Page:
They call 20 of our names and we file into a second waiting room where we are given a quarter and get to use a pay phone. I call my brother and explain that he’ll need to purchase a bail bond for $50,000.
I hear the big guy from Folsom Prison counseling a young man to not follow a life of crime, but to get out, go home and take care of his family. The younger man says, “But I go crazy when the baby starts crying at night.”
“Well, when the baby cries you get up and get it a bottle. You take care of that baby and do not follow me here. It doesn’t get better here.” I am fascinated by this jailhouse shaman, this wise convict counselor, and want to get a look at him. He senses me looking at him and spins around, his red eyes bore into mine. His glare says, “Fuck with me and I will kill you.” I get the message loud and clear and we never make eye contact again.
They lead us into a big wire cage for strip search. We stand in a circle facing the center and we’re ordered to strip. I try to get into a Gandhi state of mind, but I am so mad and so afraid that my veins stick out and my muscles twitch. Is it a good thing or a bad thing that I look like a homicidal maniac?
We strip and are told to put our hands over our cocks while cops with billy clubs stand behind us. One at a time we bend over to grab our ankles while a cop gets down on one knee to look up our ass. The kneeling cop tells us to cough three times. I think, “At last, I’m receiving the very best of Republican health care.”
I remember a joke about an inmate who had saved a fart for this moment, but I doubt it would get a big enough laugh to warrant broken bones. We are given uniforms; they’re like blue flannel PJs with white stripes, along with cloth booties and a towel. They take us to our cells and tell us which bunk is ours. This is a relief–the way to make time pass in jail is to sleep.
Saved By An Angel
I lay in my bunk and think of the guy out there who did the robberies. What if I’m a dead ringer for him? What if seven people take the stand, point at me, and say I robbed them at gunpoint? There is no solace in being judged by 12 of my peers. My peers are dumb as fuck. I’m going to convince a lifetime Walmart cashier and a guy who hands out shoes in a bowling alley that seven people who are sure I robbed them have it all wrong?
I fall asleep in my bunk, but even in sleep I still hear the sounds of the jail; steel doors slamming, voices shouting, canned laughter from a TV.
It takes the police twenty-nine hours to figure out that they got the wrong guy. I am saved by my investigating officer, Detective Allan Aires, an African-American man who takes the time to look into my innocence. As he grills me about my whereabouts for the day, I tell him that they have the wrong guy.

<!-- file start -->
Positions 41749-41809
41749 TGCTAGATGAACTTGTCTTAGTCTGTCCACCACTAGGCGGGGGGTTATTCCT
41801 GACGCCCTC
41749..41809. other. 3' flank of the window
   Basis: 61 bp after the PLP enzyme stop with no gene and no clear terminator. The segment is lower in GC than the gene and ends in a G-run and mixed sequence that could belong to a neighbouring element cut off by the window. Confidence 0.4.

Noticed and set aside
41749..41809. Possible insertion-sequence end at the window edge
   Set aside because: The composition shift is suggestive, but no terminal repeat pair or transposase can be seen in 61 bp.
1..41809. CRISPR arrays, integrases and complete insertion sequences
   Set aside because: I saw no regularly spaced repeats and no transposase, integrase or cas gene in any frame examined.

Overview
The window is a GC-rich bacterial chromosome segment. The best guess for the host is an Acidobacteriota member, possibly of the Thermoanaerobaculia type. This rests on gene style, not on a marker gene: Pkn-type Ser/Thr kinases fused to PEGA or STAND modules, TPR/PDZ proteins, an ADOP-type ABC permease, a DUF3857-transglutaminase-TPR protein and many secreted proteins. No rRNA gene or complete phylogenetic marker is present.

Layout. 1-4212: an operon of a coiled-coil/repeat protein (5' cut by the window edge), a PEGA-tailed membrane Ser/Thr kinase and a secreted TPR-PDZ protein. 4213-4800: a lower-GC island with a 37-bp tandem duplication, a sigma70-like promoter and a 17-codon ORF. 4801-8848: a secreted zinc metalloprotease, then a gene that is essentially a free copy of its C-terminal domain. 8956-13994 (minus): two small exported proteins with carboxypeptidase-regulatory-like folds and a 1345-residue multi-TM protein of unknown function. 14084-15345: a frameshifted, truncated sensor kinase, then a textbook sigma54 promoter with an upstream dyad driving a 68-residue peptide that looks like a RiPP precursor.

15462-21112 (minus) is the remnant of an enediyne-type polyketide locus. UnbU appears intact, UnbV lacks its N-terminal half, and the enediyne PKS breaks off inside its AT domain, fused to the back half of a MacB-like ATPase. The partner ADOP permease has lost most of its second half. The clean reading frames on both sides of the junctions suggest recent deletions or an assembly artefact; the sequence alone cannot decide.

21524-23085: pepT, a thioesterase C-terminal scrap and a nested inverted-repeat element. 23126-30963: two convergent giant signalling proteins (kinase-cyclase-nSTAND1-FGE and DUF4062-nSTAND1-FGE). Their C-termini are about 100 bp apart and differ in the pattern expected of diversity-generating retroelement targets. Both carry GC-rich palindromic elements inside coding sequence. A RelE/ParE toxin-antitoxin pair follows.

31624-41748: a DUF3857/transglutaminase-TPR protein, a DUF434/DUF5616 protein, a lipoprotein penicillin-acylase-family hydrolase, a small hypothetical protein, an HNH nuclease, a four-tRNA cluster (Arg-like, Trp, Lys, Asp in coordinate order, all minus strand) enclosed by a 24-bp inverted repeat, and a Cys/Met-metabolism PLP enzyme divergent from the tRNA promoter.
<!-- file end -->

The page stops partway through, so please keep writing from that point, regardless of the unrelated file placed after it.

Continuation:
“That’s it? You’re just saying that you’re not the guy?”
“How many times have you been arrested?”
“I’ve never been arrested in my life.”
“What? You’ve never been arrested?”
“No sir. Never.” Detective Aires spins away, runs his hands through his hair, trying to square my lack of a record with the charges of seven armed robberies. He shakes his head. “OK. I’ll check out your story, but if you’re lying to me, I will fuck you up.”
Detective Aires saved me. He goes away for 24 and returns to say, “I believe you.”
When the jailhouse cops begrudgingly take me to get my belongings for release, they are incensed that they have to let me go: “Guess there’s not enough on you to make it stick this time, asshole. We’ll be waiting for you.”
In The End It Was Hair and Skin
After I get out on February 17, I contact Detective Aires and he agrees to try to expunge my record. I meet him down at the jail and we talk about my case. He is deeply concerned about how I’m taking my experience with his department. He laughs, “You’re not going to be too hard on us from the stage are you?” Then he shows me a picture of the man they finally arrested for the holdups.
“Richard, you can see the resemblance.” It’s a Polaroid of a skinny Italian man with spiky hair. The only resemblance is our hair and the color of our skin.
Tell It To The Judge
I’ve been seething about my bust for 34 years and that’s why I was so excited to read about the new California statute, Senate Bill 923, that gives police and prosecutors guidelines to make eyewitness testimony more reliable. I asked retired Santa Cruz Superior Court Judge John Salazar how this new statute will help.
Judge Salazar said, “If a police officer arrests somebody, and they have a good sense that this is the right person, consciously or subconsciously there could be some bias in that procedure, unless it’s blind. If there is unconscious body language, nodding your head, tensing up, gesturing, leaning, you don’t want to take that identification, because once the victim identifies someone, typically they stick with it. In their mind they build up their assurances that this is the right person.”
I said, “But in my case, they did it right there, handcuffed. I looked guilty as hell.”
“That is why the new law is there, to minimize suggestiveness. The way the officers did it with you would not be allowed now, under this law, which wouldn’t eliminate it, but help prevent misidentification. Police can do things, like not handcuff you. That is one of those things lawmen typically won’t do anymore. It clearly means you’re a suspect. But just standing there, whole different thing. We want people to look like they normally do. With bias, where is your impartiality? Where is your ‘innocent until proven guilty’? You lose that.”
What I Hope
Last week I told my jail tale to Santa Cruz defense attorney Zach Schwarzbach, and he said, “You are very lucky. That detective did not have to help you, many wouldn’t.” I often think about what Detective Aires did for me and I hope I can find him through social media. I want to thank him for these past 34 years of freedom that let me raise my children.
I hope we can help police, prosecutors and juries make “innocent until proven guilty” a reality.
I hope that the good citizens serving on juries study the science of eyewitness reliability to keep innocent people out of prison.
And for the 2,305,258 Americans who are currently locked up, I hope we can exonerate those who are in there for walking to work with the wrong haircut.
If you want to learn more about mistaken eyewitness identification, please visit www.californiainnocenceproject.org. A longer version of Richard’s jail tale is in his latest book, Love at the In-N-Out Burger, available at Bookshop Santa Cruz and Amazon.com.